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lamberts-lost-tooth
10-17-2006, 05:09 AM
Tuesday, October 17, 2006

By Robert Dvorchak, Pittsburgh Post-Gazette


The NFL does not regulate how long a player can grow his hair -- and courts since the 1970s have said that hair length is a personal choice protected by the U.S. Constitution -- but the interpretation of tackling by the hair dates to 2003.

NFL director of officiating Mike Pereira, in a videotape distributed to the teams and made available to the media, ruled that the hair flowing out of Ricky Williams' helmet was fair game to a tackler after the former Miami back was yanked down by his dreadlocks.

"You've got the hair being pulled, and the locks are like the shirt, I guess," Pereira said in the video. "If you pull the locks, it's OK. If you're going to wear your locks like that, you're the one that's at risk."

The issue remained a hot topic of conversation after Steelers safety Troy Polamalu -- in what he said was a personal first -- was hauled down by his hair during an interception return Sunday against Kansas City. Larry Johnson caught him by the hair and was assessed an unsportsmanlike conduct penalty for his role in a sideline skirmish after the play. The play had no bearing on the game, but it has fanned all sorts of speculation and personal opinions.

From the sports highlight shows to talk radio to YouTube.com, hair was entangled in a debate about personal safety or whether such a play may cost a team a game.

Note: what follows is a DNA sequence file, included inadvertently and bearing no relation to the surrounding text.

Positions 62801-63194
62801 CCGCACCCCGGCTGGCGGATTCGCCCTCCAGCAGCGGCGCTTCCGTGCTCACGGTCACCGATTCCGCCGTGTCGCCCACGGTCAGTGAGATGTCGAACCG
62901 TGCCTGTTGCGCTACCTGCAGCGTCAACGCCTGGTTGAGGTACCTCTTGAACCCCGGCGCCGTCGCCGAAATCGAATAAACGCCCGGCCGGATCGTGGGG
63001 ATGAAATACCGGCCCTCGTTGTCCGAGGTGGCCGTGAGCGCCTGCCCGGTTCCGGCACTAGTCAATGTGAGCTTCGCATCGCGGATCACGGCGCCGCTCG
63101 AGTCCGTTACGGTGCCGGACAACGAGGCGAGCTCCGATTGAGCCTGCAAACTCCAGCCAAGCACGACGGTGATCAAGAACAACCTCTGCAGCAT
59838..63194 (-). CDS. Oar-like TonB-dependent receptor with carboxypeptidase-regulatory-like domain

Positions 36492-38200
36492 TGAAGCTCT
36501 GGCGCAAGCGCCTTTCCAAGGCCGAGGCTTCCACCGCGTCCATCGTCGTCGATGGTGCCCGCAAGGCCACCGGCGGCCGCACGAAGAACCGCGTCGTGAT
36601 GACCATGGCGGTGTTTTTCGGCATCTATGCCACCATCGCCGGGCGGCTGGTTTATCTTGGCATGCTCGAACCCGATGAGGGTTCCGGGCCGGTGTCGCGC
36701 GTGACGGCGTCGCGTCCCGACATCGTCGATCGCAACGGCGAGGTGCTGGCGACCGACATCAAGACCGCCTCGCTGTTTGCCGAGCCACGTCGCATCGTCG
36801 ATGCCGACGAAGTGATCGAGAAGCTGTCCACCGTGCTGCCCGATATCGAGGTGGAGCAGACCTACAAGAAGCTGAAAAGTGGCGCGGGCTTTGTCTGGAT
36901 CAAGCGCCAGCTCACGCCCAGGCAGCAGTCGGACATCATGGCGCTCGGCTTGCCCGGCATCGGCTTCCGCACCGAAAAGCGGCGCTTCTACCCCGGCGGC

The call, however, was clear in the NFL's eyes.

"It is not a foul to tackle a player by the hair," NFL spokesman Steve Alic said. "A player's hair is considered part of the uniform."

Some teams in other leagues have hair policies, notably the New York Yankees. Pitcher Randy Johnson trimmed his mullet and center fielder Johnny Damon trimmed his mane after agreeing to take George Steinbrenner's money.

Former Pirate Craig Wilson grew his hair to shoulder length in 2004 but trimmed it at the request of the Pirates.

Hair has been a conversation piece for sports figures such as boxing's Don King, Jaromir Jagr in his early days with the Penguins or Ernie Holmes with his arrowhead haircut in his days with the Super Steelers. But those hairstyles were more about appearance than the practicalities of competing.

Polamalu isn't the only NFL player of Samoan heritage with flowing locks. Cincinnati defensive tackle Domata Peko also says he grows his hair long in the warrior tradition of American Samoa, where long hair was considered a practical way to soften the blow from an enemy weapon.

Hair length was never an issue back in the days of a crew-cut Johnny Unitas. But the climate changed after the Beatles came to the states as part of the British invasion of rock groups in 1964. To the consternation of those in the establishment, young men began growing their hair longer and longer.

While there is still some ambiguity about legislating hair length, a number of cases -- some of which reached the U.S. Supreme Court -- have protected those with the hair.

In one landmark case in Texas in 1970, federal judge D.W. Suttle struck down a school district's ban on long hair by declaring that "one's choice of hairstyle is constitutionally protected." The ruling was later upheld by the U.S. Supreme Court.

BigJen
10-17-2006, 09:36 AM
I think hair is fair game when it covers any part of the uniform that could normally be grabbed. If hair was totally off limits and it was covering the middle of a players back, that whole area would essentially be protected and would not be fair to the tackler. My 2 cents!

Rotorhead
10-17-2006, 12:55 PM
The tackle by the hair was not the issue, I hate stupid sports comentators! The issue was after he was tackled LJ picked him up by his hair.